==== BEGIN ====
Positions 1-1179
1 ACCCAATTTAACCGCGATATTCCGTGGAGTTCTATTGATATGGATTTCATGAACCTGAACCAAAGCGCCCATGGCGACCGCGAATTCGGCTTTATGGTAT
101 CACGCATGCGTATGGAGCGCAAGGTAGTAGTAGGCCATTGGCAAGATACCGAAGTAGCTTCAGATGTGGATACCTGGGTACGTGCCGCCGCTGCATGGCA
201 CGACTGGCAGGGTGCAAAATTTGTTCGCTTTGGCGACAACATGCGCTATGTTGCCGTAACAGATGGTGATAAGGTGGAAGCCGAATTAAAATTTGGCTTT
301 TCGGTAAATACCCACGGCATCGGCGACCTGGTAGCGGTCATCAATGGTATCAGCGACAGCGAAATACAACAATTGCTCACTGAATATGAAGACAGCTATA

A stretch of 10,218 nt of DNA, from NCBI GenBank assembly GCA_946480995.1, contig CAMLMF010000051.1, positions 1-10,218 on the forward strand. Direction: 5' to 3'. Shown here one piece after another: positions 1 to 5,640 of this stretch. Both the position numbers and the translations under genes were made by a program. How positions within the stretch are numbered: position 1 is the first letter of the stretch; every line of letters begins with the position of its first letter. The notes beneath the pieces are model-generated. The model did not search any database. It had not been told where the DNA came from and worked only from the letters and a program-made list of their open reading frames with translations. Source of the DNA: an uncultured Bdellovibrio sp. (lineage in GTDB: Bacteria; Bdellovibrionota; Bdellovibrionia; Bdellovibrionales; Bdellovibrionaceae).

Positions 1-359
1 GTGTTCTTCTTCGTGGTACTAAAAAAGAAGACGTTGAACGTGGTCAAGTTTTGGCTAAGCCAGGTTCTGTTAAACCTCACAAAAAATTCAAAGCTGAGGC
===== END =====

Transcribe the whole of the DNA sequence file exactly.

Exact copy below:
Positions 1-1179
1 ACCCAATTTAACCGCGATATTCCGTGGAGTTCTATTGATATGGATTTCATGAACCTGAACCAAAGCGCCCATGGCGACCGCGAATTCGGCTTTATGGTAT
101 CACGCATGCGTATGGAGCGCAAGGTAGTAGTAGGCCATTGGCAAGATACCGAAGTAGCTTCAGATGTGGATACCTGGGTACGTGCCGCCGCTGCATGGCA
201 CGACTGGCAGGGTGCAAAATTTGTTCGCTTTGGCGACAACATGCGCTATGTTGCCGTAACAGATGGTGATAAGGTGGAAGCCGAATTAAAATTTGGCTTT
301 TCGGTAAATACCCACGGCATCGGCGACCTGGTAGCGGTCATCAATGGTATCAGCGACAGCGAAATACAACAATTGCTCACTGAATATGAAGACAGCTATA

A stretch of 10,218 nt of DNA, from NCBI GenBank assembly GCA_946480995.1, contig CAMLMF010000051.1, positions 1-10,218 on the forward strand. Direction: 5' to 3'. Shown here one piece after another: positions 1 to 5,640 of this stretch. Both the position numbers and the translations under genes were made by a program. How positions within the stretch are numbered: position 1 is the first letter of the stretch; every line of letters begins with the position of its first letter. The notes beneath the pieces are model-generated. The model did not search any database. It had not been told where the DNA came from and worked only from the letters and a program-made list of their open reading frames with translations. Source of the DNA: an uncultured Bdellovibrio sp. (lineage in GTDB: Bacteria; Bdellovibrionota; Bdellovibrionia; Bdellovibrionales; Bdellovibrionaceae).

Positions 1-359
1 GTGTTCTTCTTCGTGGTACTAAAAAAGAAGACGTTGAACGTGGTCAAGTTTTGGCTAAGCCAGGTTCTGTTAAACCTCACAAAAAATTCAAAGCTGAGGC